From The New York Times:
Quietly, as the United States presidential election and its aftermath have dominated the news, America’s three broadcast network news divisions have stopped sending full-time correspondents to Iraq.
“The war has gone on longer than a lot of news organizations’ ability or appetite to cover it,” said Jane Arraf, a former Baghdad bureau chief for CNN who has remained in Iraq as a contract reporter for The Christian Science Monitor.
Mike Boettcher, a Baghdad correspondent for NBC News from 2005 to 2007, said nightly news segments and embed assignments with military units occurred less frequently as the war continued.
“Americans like their wars movie length and with a happy ending,” Mr. Boettcher said. “If the war drags on and there is no happy ending, Americans start to squirm in their seats. In the case of television news, they began changing the channel when a story from Iraq appeared.”
The Iraq story soured long ago; now the American people look elsewhere, to Afghanistan, to The Good War(tm), to fields of poppies where our bad guys can be unambiguously bad and we the Sleeping Giant roused to wrath, while the illusion holds. But it will not hold forever. One day soon, we will see the images of the civilians killed by our savage pursuit of those we make it okay to hate. Then, sunk deep into the wastes of the graveyard of empires, where will we turn?
Of a Forgetful Sea
Sometimes, I forget the sun
sinking into the ocean.
Desert is only a handful of sand
held by my daughter.
In her palm,
she holds small creatures,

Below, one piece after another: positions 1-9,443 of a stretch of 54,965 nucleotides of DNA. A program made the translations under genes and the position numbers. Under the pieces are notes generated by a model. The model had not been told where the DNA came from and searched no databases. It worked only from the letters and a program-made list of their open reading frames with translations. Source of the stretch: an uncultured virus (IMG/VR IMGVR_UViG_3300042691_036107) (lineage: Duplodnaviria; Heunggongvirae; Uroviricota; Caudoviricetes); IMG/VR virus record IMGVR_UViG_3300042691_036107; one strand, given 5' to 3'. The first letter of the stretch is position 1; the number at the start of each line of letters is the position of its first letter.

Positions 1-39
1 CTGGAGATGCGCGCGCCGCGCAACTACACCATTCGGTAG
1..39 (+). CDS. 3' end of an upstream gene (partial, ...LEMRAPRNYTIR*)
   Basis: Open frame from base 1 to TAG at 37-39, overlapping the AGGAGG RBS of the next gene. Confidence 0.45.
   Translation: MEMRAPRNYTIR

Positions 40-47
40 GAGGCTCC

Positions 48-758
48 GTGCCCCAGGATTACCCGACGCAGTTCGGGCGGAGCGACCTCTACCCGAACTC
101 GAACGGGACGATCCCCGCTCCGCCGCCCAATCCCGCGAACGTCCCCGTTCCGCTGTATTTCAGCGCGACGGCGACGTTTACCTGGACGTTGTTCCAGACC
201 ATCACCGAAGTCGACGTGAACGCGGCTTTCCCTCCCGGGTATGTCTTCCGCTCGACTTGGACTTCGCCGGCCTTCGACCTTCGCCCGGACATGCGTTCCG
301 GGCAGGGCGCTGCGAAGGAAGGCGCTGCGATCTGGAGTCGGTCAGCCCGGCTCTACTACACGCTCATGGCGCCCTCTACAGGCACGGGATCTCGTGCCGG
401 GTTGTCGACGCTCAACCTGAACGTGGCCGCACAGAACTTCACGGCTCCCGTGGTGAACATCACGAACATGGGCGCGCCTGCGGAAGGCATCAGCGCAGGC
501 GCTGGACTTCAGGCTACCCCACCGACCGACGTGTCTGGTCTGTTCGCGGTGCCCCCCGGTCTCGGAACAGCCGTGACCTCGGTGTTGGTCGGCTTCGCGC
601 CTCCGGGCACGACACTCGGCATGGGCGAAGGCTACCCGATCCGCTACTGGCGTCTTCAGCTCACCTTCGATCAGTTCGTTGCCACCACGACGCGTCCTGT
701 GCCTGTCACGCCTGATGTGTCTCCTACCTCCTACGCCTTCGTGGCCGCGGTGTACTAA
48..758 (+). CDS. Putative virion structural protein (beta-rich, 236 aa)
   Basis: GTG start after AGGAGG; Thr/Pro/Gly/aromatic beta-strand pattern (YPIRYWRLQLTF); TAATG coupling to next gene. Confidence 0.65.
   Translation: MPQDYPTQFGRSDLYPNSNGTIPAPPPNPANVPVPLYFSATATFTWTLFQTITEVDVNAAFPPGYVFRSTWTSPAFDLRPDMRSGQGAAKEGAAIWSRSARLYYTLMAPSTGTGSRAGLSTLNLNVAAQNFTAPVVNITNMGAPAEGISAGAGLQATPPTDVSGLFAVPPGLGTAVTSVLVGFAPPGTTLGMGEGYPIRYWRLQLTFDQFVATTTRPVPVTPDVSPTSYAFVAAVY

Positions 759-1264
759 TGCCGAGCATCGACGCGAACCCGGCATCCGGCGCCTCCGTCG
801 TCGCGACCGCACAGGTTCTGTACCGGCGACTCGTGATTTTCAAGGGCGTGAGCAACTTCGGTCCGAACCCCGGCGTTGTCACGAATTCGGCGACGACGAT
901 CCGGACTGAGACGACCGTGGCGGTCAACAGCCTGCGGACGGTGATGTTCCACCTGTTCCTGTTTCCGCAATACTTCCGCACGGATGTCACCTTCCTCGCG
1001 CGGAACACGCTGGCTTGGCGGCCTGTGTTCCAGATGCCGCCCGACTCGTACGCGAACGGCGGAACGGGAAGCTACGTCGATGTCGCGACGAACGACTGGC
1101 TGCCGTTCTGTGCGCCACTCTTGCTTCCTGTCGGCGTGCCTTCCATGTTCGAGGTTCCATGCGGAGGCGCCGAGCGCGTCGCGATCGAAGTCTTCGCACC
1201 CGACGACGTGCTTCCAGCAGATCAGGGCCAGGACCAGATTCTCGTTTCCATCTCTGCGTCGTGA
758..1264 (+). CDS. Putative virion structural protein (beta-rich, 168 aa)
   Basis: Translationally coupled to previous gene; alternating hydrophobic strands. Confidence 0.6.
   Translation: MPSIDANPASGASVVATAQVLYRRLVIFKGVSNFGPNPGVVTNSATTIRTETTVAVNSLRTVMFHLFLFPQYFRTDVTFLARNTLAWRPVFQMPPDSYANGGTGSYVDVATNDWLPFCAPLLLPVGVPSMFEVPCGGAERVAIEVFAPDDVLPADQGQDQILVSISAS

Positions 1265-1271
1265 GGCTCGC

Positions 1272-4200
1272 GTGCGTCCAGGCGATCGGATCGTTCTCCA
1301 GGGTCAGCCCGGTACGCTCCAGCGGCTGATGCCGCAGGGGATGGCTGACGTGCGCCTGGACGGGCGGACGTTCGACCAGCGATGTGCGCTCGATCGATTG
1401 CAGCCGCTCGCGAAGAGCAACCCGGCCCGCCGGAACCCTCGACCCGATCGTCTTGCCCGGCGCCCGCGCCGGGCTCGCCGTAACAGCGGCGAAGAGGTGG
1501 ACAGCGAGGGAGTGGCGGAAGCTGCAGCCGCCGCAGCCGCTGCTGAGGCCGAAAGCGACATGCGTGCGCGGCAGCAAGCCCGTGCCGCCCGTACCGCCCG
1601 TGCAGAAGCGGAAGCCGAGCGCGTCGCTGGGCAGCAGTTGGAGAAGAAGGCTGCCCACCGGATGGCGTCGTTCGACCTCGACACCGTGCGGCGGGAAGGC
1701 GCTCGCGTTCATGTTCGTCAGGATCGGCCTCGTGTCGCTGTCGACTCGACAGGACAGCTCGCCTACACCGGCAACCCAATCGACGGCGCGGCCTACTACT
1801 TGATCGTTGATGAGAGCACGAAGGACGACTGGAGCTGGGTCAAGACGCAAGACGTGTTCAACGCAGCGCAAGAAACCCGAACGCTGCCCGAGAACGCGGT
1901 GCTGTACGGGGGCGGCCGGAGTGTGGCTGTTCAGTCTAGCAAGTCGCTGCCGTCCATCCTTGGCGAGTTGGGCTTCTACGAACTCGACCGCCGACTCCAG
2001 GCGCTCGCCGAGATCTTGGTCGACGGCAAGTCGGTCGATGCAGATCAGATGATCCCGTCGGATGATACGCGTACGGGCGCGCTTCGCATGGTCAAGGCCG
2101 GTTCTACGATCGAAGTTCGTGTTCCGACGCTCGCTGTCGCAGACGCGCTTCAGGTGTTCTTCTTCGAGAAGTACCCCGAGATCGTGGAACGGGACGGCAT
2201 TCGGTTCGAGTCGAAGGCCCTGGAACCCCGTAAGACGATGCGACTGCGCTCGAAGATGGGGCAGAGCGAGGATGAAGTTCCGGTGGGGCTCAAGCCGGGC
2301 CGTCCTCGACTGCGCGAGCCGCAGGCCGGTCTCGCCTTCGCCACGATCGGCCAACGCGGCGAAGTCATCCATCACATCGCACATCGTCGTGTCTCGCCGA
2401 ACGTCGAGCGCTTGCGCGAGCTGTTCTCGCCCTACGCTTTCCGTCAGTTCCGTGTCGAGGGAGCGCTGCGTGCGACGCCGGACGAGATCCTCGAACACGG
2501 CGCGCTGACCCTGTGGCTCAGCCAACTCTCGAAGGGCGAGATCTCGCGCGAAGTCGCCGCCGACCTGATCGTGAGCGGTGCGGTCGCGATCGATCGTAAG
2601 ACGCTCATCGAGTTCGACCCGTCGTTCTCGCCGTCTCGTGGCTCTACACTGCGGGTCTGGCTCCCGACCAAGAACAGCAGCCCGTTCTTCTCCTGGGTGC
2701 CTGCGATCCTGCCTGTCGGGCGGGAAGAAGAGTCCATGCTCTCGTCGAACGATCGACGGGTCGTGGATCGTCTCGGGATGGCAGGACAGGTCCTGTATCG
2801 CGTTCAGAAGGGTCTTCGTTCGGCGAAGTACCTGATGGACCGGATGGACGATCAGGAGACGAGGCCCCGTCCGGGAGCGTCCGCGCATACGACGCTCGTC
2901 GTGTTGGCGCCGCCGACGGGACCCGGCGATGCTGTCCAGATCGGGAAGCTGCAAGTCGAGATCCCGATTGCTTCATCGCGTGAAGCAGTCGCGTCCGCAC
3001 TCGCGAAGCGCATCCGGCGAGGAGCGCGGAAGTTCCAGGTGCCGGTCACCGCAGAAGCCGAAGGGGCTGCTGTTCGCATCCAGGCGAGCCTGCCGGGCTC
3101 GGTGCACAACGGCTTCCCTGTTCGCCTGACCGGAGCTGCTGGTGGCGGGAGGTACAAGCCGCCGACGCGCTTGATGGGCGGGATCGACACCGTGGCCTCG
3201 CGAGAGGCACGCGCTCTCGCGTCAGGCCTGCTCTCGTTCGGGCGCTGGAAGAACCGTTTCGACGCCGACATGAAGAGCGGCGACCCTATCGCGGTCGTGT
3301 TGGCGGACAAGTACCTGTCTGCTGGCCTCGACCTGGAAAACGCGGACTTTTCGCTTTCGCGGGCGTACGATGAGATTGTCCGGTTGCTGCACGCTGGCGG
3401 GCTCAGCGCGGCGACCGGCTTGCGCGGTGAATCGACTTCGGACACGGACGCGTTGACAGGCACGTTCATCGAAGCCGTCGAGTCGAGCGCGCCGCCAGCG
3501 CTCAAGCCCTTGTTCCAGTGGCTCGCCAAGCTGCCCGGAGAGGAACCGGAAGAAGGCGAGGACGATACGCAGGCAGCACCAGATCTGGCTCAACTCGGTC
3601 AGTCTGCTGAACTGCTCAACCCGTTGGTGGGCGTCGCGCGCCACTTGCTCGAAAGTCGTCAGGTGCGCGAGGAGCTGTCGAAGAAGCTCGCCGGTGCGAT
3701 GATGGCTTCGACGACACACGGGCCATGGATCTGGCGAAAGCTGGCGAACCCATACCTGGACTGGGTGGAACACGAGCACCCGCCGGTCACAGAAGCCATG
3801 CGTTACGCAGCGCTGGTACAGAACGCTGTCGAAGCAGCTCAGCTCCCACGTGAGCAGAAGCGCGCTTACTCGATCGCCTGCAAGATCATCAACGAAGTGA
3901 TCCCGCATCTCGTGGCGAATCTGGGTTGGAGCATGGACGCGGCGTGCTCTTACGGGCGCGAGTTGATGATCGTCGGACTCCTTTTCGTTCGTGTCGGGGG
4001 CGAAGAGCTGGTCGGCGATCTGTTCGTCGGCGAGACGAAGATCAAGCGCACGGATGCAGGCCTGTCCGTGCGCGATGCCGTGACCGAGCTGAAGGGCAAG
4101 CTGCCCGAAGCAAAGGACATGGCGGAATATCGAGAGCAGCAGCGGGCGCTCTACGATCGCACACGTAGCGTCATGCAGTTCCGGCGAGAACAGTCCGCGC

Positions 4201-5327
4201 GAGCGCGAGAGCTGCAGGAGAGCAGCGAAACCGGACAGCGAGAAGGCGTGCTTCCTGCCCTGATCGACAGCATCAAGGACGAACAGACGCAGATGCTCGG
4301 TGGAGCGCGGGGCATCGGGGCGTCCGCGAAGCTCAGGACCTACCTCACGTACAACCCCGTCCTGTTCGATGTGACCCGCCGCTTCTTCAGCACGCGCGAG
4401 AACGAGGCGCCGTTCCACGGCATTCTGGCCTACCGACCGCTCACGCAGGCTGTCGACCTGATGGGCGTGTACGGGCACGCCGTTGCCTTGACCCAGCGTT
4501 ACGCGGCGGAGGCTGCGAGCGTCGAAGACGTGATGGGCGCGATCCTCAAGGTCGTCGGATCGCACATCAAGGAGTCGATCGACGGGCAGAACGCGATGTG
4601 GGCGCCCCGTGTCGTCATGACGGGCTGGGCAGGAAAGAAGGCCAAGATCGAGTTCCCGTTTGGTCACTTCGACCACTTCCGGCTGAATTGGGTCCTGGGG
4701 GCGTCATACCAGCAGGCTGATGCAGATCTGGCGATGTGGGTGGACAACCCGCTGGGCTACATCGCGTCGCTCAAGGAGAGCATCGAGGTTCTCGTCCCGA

tracks an ant, a flea
moving over each grain.
She brings them to places
she thinks are safe:
an island of driftwood,
the knot of a blackberry bush,
a continent of grass.
Fire ants carried on sticks,
potato bugs scooped
into the crease of a newspaper.
She tries to help them
before the patterns of tides
reach their lives.
She knows about families
who fold together like hands,
a horizon of tanks moving forward.
Here war is only newsprint.
How easy it is not to think about it
as we sleep beneath our quiet sky,
slip ourselves into foam, neglectful
waves appearing endless.
–Kelli Rusell Agodon, Poets Against the War
Were Jesus walking the earth telling parables about the Kingdom of God, his modern version of Lazarus at the gate might instead be a haunted derelict of a person harmed by the wars in Iraq and Afghanistan; stepped over, ignored, beneath our notice.
It’s easier to ignore the suffering and lost outside the gate. But the ignored are the favored ones. We should make sure we are on their side.
If you want to keep your eyes open, you might take a look at Boettcher’s website, NoIgnoring.